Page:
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Re: Clueless service restrictions (was RE: Anti-spam System Idea)

  • From: Dave Crocker
  • Date: Wed Feb 18 18:10:10 2004


TH>  If you insist on restricting the service to a small set of 'approved'
TH> applications, people will simply encapsulate what they really want to do in
TH> the approved service and you will lose visibility.

A small elaboration:

You will make life intolerable for the average user -- ie, the folks not
likely to have the skills are working around artificial barriers -- but
the non-average user -- ie, including the bad guys -- will encapsulate.

DG> The RFC for mail was very well designed.  If people simply stuck to the
DG> orginal RFC (~800 something) and managed more of their own small systems
DG> then this spam thing just wouldn't be the problem that it has become...
DG> would it?

Well, yes, but no.

(I'm finding that a popular response today, because email and spam are
so messy.)

Email does what it was intended to do pretty well. As with
multiaddressing (multihoming and mobility) there is a basic question
about the architectural choice for making major changes. I keep wanting
the enhancements to stay out of the core. For both areas of work.

So, the original Internet mail service does nothing to prevent spoofing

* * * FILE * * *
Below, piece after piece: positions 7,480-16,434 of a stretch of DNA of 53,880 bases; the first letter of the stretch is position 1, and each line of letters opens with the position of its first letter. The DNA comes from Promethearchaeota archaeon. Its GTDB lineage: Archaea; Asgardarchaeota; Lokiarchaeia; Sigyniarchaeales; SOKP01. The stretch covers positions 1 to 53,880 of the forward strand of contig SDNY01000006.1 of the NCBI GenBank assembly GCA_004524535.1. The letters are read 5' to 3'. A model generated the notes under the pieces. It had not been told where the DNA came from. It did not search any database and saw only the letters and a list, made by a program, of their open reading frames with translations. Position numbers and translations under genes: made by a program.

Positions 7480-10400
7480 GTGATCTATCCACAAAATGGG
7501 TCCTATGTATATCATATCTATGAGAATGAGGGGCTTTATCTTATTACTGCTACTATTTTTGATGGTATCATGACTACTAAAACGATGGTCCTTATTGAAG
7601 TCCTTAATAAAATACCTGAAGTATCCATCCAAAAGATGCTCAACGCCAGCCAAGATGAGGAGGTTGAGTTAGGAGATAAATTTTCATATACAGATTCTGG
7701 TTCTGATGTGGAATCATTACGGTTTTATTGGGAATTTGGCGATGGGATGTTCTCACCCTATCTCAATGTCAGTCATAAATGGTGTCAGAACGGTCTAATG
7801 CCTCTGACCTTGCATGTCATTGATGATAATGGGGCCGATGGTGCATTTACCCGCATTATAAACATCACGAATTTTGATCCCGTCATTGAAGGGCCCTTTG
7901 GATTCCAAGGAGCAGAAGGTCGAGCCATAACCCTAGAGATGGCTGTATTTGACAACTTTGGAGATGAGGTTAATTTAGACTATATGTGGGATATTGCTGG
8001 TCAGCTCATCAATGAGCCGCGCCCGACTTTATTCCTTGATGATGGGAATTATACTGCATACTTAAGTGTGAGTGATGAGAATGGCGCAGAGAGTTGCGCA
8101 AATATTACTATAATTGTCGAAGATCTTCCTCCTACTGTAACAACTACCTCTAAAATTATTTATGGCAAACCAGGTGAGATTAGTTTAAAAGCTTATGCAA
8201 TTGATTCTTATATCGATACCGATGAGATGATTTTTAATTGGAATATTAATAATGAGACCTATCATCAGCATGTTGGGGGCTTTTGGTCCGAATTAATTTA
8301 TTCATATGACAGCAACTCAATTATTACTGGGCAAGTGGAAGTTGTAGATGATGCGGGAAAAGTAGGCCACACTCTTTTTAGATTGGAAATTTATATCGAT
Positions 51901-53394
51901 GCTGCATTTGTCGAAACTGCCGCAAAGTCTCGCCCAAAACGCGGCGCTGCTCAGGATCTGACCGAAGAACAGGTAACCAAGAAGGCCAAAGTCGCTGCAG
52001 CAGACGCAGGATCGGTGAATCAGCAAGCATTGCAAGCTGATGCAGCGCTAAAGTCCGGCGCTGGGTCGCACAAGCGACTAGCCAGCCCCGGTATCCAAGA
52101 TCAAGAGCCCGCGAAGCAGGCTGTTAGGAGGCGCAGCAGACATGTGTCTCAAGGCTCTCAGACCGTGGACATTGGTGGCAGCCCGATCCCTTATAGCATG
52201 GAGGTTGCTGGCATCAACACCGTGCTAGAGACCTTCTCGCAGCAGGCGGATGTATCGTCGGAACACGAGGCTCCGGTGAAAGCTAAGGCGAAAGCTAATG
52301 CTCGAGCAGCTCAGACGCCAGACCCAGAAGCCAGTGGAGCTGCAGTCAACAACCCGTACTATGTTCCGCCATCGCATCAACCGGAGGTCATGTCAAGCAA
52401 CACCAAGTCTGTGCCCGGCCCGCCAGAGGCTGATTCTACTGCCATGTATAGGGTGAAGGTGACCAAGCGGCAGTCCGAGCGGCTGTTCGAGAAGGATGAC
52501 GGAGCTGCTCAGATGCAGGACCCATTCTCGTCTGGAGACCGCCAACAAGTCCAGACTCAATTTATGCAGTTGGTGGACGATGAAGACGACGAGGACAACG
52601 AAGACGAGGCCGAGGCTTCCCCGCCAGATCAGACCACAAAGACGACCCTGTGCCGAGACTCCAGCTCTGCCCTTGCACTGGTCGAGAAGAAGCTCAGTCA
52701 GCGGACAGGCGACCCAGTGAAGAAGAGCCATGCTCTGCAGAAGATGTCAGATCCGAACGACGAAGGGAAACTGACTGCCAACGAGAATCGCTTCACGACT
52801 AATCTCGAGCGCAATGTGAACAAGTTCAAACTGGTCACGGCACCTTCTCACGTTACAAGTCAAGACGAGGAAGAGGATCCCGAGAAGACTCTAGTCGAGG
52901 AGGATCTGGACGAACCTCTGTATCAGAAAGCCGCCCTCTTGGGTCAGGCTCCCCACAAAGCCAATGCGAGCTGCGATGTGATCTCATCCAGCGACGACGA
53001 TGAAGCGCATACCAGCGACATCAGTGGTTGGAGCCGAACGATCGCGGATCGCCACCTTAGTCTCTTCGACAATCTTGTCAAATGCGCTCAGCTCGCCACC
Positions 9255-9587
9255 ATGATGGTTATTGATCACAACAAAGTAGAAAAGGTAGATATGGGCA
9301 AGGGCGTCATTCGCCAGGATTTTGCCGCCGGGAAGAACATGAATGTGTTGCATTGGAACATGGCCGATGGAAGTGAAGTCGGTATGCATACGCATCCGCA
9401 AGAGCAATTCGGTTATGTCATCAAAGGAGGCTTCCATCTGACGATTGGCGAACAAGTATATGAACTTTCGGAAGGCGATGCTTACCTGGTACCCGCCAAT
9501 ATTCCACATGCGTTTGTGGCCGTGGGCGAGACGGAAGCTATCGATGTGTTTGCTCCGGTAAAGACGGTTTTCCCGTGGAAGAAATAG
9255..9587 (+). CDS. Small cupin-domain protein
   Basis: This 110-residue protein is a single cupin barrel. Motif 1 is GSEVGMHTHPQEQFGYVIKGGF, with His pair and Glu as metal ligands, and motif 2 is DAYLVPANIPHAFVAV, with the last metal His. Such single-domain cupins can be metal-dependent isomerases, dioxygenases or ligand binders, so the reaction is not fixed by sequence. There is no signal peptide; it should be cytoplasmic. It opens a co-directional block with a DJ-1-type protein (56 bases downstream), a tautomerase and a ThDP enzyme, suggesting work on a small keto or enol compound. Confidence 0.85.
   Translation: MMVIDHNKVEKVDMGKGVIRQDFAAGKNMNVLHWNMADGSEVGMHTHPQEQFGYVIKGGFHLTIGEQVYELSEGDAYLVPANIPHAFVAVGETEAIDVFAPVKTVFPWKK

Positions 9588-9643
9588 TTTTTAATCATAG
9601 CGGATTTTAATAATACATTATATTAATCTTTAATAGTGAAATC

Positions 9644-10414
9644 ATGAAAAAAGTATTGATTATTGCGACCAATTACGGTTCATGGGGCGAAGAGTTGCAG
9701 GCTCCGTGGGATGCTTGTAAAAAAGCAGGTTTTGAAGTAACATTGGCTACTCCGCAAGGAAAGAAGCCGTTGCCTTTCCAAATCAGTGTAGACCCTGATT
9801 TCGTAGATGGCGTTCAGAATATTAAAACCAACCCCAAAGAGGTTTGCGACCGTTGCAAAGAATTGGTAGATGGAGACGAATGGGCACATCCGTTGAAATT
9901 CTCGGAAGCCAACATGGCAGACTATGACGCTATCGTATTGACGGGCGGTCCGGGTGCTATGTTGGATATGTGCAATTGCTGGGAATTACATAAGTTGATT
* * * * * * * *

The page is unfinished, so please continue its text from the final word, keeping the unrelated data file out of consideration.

or spamming.  I think most folks thought that content signing (eg, pgp
or s/mime) would be a sufficient solution for authentication and I'd
guess we just plain missed the likelihood of spamming.  However I still
tend to believe that having seen the problem earlier should not
necessarily have made the core mail facilities different.

In all likelihood, some for of "message" authentication is needed,
possibly along the lines of DomainKeys or Teos. My sense is that the
technology for this is quite tractable and requires no changes to the
email infrastructure. (On the other hand, we need to pay very close
attention to the failure to cross the chasm, for pgp and s/mime.)

I think that the "registration" oriented authentication mechanisms (spf,
rmx, lmap, etc.) can be useful only when the authenticator is the
hosting network provider, rather than a message author.

SMB> In almost all circumstances, authentication is useful for one of two
SMB> things: authorization or retribution.  But who says you need 
SMB> "authorization" to send email?  Authorized by whom?  On what criteria? ,

This certainly goes to a core set of issues.  The fact that something is
authenticated does not mean it is not spam.  On the other hand,
authentication is a good thing unto itself.  On the other hand, making
it a pre-requisite for _all_ email activity is very much a _bad_ thing.

Authenticating mail will help deal with two problems: forgery and
accountability. Forgery of the From field is now a major problem. It has
always been a major threat. So, finding a tractable way of prevent or
detecting forgery is a worthy goal unto itself. It does not "solve"
spam. Rather I think of joe-jobbing and phishing as doing a really
spectacular job of market segment development. It has made clear to
target customers why they need a solution.

Accountability just means that there is a good basis for tracking down
problematic sources.  That, too, is a good thing.


 Dave Crocker <dcrocker-at-brandenburg-dot-com>
 Brandenburg InternetWorking <>
 Sunnyvale, CA  USA <tel:+1.408.246.8253>